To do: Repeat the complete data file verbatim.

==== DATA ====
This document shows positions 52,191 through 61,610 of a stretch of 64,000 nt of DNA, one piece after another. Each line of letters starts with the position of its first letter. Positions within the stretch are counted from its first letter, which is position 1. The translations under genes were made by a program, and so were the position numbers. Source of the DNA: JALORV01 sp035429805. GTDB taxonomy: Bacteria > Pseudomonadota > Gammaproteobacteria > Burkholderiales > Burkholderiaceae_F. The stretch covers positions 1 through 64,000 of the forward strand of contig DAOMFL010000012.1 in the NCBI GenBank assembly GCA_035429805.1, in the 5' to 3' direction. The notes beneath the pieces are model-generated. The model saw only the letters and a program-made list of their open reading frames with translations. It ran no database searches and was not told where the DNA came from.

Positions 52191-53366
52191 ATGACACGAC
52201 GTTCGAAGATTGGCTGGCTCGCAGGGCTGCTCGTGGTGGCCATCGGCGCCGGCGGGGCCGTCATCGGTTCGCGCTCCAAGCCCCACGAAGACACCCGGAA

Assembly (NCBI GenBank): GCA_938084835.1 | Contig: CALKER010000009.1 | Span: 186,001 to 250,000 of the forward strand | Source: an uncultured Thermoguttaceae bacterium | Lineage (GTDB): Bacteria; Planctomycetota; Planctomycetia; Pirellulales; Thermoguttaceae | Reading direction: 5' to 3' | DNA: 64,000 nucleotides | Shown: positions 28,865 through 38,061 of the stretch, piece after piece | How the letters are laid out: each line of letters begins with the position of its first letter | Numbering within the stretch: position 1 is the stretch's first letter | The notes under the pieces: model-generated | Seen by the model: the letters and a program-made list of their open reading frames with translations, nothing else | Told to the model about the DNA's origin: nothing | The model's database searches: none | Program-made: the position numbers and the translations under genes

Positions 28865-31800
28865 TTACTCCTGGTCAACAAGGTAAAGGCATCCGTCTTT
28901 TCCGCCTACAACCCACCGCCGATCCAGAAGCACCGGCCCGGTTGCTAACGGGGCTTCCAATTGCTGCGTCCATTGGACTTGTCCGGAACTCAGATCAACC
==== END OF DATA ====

This document shows positions 52,191 through 61,610 of a stretch of 64,000 nt of DNA, one piece after another. Each line of letters starts with the position of its first letter. Positions within the stretch are counted from its first letter, which is position 1. The translations under genes were made by a program, and so were the position numbers. Source of the DNA: JALORV01 sp035429805. GTDB taxonomy: Bacteria > Pseudomonadota > Gammaproteobacteria > Burkholderiales > Burkholderiaceae_F. The stretch covers positions 1 through 64,000 of the forward strand of contig DAOMFL010000012.1 in the NCBI GenBank assembly GCA_035429805.1, in the 5' to 3' direction. The notes beneath the pieces are model-generated. The model saw only the letters and a program-made list of their open reading frames with translations. It ran no database searches and was not told where the DNA came from.

Positions 52191-53366
52191 ATGACACGAC
52201 GTTCGAAGATTGGCTGGCTCGCAGGGCTGCTCGTGGTGGCCATCGGCGCCGGCGGGGCCGTCATCGGTTCGCGCTCCAAGCCCCACGAAGACACCCGGAA

Assembly (NCBI GenBank): GCA_938084835.1 | Contig: CALKER010000009.1 | Span: 186,001 to 250,000 of the forward strand | Source: an uncultured Thermoguttaceae bacterium | Lineage (GTDB): Bacteria; Planctomycetota; Planctomycetia; Pirellulales; Thermoguttaceae | Reading direction: 5' to 3' | DNA: 64,000 nucleotides | Shown: positions 28,865 through 38,061 of the stretch, piece after piece | How the letters are laid out: each line of letters begins with the position of its first letter | Numbering within the stretch: position 1 is the stretch's first letter | The notes under the pieces: model-generated | Seen by the model: the letters and a program-made list of their open reading frames with translations, nothing else | Told to the model about the DNA's origin: nothing | The model's database searches: none | Program-made: the position numbers and the translations under genes

Positions 28865-31800
28865 TTACTCCTGGTCAACAAGGTAAAGGCATCCGTCTTT
28901 TCCGCCTACAACCCACCGCCGATCCAGAAGCACCGGCCCGGTTGCTAACGGGGCTTCCAATTGCTGCGTCCATTGGACTTGTCCGGAACTCAGATCAACC